In April last year, Daily Monitor, one of Uganda’s daily newspapers reported that the country was spending at least shillings 380 billion ($150 million) annually to treat top government officials abroad. Never mind that this bill is picked by the poor Uganda tax payers. In the news article the President Yoweri Museveni was reportedly alarmed at this wanton expense and was asking his ministers to cut down the cost. But that seemed to be another rhetoric.
Ugandans appear to be accustomed to seeing their leaders and their leaders’ relatives fly out of the country seeking medical care for simple cases like giving birth as the majority poor are turned away from government-run hospitals for lack of basic medicines and absent health workers. Recently, two cabinet ministers Eriya Kategaya and Hillary Onek were flown out of Uganda for specialized medical care.
The question on many Ugandans’ lips was: why can’t the government build hospitals that can handle these cases at home? The current government has been in power for the last 27 years but when its top officials and the privileged rich Ugandans fall sick the best they can do is to board a plane to Nairobi, South Africa, India or Europe in search of better hospitals.
The pursuit for answers to this question led me to Uganda’s Ministry of Health. Currently, the Uganda government has over 1,400 health centre II units, 800 health centre IIIs, 154 health centre IVs, 70 general district hospitals, 13 referral hospitals and 2 national referral hospitals. Much as it is important to appreciate this contribution to the health sector, more needs to be done. Most of these health facilities have no medicines and insufficient medical staff; and the few who work there are underpaid and sometimes delayed to be paid their meager salaries.
On January 28, I had an interview with the permanent secretary in Uganda’s Ministry of Health, Dr Asuman Lukwago, about what one would cynically call medical tourism for government officials who fly out of the country to seek specialized medical attention. In Uganda’s civil service hierarchy, a permanent secretary is the chief accounting officer in any ministry. And, ordinarily, as is the norm in Uganda today, a civil servant of Dr Lukwago’s calibre should toe the line and defend actions of the government he serves. But that’s not the impression I got from Dr Lukwago’s responses. He seems concerned that too much money is being spent on medical attention abroad when many of these ailments could be handled domestically.
The permanent secretary said on average Uganda government spends $50,000 (shillings 130 million) on a single government official flown out of the country for treatment. He says sometimes this excludes money for air tickets, hotel and other facilitation. Sometimes additional $30,000 can be given as an addition to allow the patient seeking medical care abroad and their care givers to acclimatize themselves with the new environment in the new country.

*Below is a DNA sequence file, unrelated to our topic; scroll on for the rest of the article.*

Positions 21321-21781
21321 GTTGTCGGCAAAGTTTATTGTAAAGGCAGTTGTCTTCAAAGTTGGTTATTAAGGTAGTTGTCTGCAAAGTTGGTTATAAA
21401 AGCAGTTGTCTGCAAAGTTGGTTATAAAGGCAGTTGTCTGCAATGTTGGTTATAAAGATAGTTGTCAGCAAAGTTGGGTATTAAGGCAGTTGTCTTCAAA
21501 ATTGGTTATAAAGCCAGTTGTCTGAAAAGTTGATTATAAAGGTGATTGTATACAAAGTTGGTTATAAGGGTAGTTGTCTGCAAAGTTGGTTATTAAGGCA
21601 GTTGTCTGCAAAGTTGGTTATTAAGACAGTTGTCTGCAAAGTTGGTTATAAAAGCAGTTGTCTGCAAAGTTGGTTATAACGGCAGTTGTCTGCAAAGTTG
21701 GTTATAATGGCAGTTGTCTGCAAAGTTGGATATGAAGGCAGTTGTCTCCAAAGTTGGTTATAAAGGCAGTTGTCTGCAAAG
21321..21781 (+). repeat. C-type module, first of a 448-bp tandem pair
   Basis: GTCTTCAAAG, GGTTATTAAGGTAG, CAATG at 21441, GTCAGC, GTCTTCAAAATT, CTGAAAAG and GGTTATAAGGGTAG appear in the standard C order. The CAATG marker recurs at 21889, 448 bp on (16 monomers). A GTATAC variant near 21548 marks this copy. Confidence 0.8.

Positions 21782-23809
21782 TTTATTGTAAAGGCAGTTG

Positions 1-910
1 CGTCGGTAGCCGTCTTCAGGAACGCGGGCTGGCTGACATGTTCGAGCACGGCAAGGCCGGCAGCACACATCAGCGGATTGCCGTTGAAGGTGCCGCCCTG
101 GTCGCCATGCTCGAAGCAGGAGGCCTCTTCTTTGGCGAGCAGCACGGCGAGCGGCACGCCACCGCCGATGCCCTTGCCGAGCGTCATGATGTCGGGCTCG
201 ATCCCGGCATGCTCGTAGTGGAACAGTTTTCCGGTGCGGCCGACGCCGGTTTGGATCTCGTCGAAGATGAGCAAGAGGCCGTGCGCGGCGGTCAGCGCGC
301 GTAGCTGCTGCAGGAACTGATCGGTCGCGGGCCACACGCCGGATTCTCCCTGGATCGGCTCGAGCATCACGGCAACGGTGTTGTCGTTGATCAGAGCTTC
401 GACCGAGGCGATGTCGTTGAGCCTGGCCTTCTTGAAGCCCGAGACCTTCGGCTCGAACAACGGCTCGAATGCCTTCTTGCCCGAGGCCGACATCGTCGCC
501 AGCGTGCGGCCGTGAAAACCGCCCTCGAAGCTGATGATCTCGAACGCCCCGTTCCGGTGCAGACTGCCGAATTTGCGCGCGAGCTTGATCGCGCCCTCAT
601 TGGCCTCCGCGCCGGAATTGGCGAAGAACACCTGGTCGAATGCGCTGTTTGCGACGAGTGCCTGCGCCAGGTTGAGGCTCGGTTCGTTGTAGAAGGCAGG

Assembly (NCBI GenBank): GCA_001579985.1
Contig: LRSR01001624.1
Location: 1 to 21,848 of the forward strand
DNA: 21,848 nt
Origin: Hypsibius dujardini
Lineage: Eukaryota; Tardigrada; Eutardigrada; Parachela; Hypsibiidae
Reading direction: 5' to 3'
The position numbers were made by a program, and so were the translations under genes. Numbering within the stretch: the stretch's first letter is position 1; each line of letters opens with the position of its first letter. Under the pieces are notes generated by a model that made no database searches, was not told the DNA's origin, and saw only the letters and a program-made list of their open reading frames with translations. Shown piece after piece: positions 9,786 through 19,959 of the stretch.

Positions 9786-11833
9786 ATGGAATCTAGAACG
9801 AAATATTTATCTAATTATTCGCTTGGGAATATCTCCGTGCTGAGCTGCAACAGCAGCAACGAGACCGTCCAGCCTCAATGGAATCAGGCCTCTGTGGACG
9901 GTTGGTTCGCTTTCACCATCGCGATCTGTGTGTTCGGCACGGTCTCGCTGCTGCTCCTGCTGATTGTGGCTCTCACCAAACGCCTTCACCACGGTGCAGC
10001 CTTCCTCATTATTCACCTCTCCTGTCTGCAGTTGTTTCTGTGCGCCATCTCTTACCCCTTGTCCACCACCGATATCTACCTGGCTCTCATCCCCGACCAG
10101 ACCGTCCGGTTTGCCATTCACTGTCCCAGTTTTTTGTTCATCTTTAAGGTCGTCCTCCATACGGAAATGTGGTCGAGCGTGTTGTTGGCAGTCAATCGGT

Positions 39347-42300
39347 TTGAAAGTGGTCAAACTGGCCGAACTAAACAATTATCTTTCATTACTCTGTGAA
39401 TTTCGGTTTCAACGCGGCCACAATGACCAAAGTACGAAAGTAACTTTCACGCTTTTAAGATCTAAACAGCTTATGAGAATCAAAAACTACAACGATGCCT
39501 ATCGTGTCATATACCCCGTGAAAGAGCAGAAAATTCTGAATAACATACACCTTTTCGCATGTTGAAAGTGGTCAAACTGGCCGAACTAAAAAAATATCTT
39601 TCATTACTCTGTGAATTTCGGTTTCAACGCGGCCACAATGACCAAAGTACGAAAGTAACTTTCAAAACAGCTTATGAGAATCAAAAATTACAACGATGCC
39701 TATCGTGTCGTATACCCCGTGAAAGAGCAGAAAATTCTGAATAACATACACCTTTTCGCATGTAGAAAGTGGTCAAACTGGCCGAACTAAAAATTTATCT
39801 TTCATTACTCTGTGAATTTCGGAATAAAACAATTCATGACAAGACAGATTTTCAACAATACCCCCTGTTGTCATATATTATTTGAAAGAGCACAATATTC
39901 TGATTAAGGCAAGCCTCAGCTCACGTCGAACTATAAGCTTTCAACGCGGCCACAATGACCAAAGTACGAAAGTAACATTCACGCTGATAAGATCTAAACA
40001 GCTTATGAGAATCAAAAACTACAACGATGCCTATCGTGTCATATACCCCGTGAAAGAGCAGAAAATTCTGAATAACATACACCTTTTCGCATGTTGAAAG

Dr. Lukwago says some people seek medical attention abroad because they lack knowledge that such cases can be treated here. He says Uganda now has minimum capacity to treat many of the cases that are referred abroad. He cites Uganda’s capacity to carry out open heart surgery, etc. He says Uganda’s TB reference laboratory at Mulago has been voted as the best in Africa.
He argues that the ministry is embarking on sensitization of public on what the health sector has available in order to reduce referral cases abroad. But, he says, some of the people cannot be denied going for treatment abroad because if they die, they will blame it on you.
“This is a bet really because you can say should we allow them to die. The answer is no. but government is moving in to cut down these costs by limiting the number of people seeking medical treatment abroad,” says Dr. Lukwago.
“Government wants only serious cases referred abroad. We want some of this money spent here. In 2 years we should be able to reverse this. We are putting up a specialized hospital at Entebbe to handle cases like cardiac arrest and the cases seeking treatment abroad will be limited.”
Clearly, there is also a need to build an internationally attractive hospital. With better hospitals and well-motivated medical personnel we would mitigate the brain drain and now health tourism that is bleeding this country.
Other countries have health insurance cover for their citizens whether poor or rich such that whenever they fall sick they all access same medical attention. Rwanda is doing this and it is reportedly paying off. In Rwanda a medical board decides who flies out of the country for medical treatment including the poor. Maybe if we started medical insurance for all Ugandans here, the poor would perhaps feel less betrayed.